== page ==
The experience was made possible by the Fulbright Scholar Program, which supports immersive experiences in other countries for researchers, teachers, artists and professionals with the aim of producing mutual understanding of other cultures. The

By Jenny Wells-Hosley

LEXINGTON, Ky. (Aug. 29, 2022) — A study led by the University of Kentucky has been selected for funding by the National Science Foundation’s “Biodiversity on a Changing Planet” program, an international, transdisciplinary effort that addresses major challenges related to climate change. The five-year project has been awarded nearly $2.5 million.

Led by Michael McGlue, associate professor in the Department of Earth and Environmental Sciences in the UK College of Arts and Sciences, the study seeks to understand how aquatic biodiversity in Africa’s Great Rift Valley is affected by climate change.

The award marks a major milestone for climate research at UK — something McGlue and faculty hope to see even more support.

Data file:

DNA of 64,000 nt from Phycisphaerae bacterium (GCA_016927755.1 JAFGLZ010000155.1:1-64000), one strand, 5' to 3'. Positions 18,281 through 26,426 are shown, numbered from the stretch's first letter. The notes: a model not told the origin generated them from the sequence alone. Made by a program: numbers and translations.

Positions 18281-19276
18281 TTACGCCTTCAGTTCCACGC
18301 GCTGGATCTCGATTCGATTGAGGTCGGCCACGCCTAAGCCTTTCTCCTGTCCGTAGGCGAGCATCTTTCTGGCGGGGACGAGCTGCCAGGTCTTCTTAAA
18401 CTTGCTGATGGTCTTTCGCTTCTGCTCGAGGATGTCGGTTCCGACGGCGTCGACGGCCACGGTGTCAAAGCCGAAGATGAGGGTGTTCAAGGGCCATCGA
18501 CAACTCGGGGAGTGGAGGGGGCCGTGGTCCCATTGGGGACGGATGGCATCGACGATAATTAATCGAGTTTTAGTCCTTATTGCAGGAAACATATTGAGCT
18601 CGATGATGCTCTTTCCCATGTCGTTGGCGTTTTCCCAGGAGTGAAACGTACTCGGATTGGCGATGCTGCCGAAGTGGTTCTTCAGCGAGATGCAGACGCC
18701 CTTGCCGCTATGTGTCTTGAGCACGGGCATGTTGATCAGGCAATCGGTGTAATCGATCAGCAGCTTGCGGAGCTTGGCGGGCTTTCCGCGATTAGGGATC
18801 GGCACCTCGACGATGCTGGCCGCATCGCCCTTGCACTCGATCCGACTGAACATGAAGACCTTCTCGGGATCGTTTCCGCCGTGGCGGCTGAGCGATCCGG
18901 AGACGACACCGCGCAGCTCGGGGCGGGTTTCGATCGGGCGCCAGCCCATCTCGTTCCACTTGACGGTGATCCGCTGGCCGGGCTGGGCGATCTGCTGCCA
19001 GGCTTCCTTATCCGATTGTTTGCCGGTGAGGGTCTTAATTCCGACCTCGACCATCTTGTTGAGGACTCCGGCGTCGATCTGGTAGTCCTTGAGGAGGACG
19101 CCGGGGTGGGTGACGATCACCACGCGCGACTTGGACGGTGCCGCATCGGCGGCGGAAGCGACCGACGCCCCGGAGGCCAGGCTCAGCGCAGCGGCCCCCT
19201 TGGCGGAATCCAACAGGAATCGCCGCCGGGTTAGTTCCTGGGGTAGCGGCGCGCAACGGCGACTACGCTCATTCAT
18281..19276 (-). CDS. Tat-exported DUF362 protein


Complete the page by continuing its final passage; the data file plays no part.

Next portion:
By Elizabeth Chapin

LEXINGTON, Ky. (June 24, 2022) — The first cohort of interns in a new Kentucky Geological Survey program are spending their summers contributing to statewide research projects focused on geologic resources, environmental issues and natural hazards affecting Kentucky.

The new Paul Edwin Potter Internship Program is giving University of Kentucky students interested in geoscience research the opportunity to engage in a hands-on research project for 10 weeks throughout the summer. Although the program was limited to UK students during its first year, it will be expanded in future years to include students from other universities.

Supported by a gift

By Olaoluwapo Onitiri

LEXINGTON, Ky. -- The University of Kentucky has a high-quality environmental geoscience program and has produced excellent geologists like Rachel Nally, who is using the skills she developed through the program in her work as the environmental and sustainability manager at Heaven Hill Distilleries.

“As an undergraduate, the geoscience program provided me with a strong knowledge base of the breadth of natural sciences,” she said. “Because geology brings together concepts from chemistry, physics, geography — and even biology — and applies them to the Earth, it’s important to understand all the processes at play. I rely on this knowledge every day as I work to evaluate and reduce the consumption of natural resources by Heaven Hill’s distilleries and facilities. My graduate work in the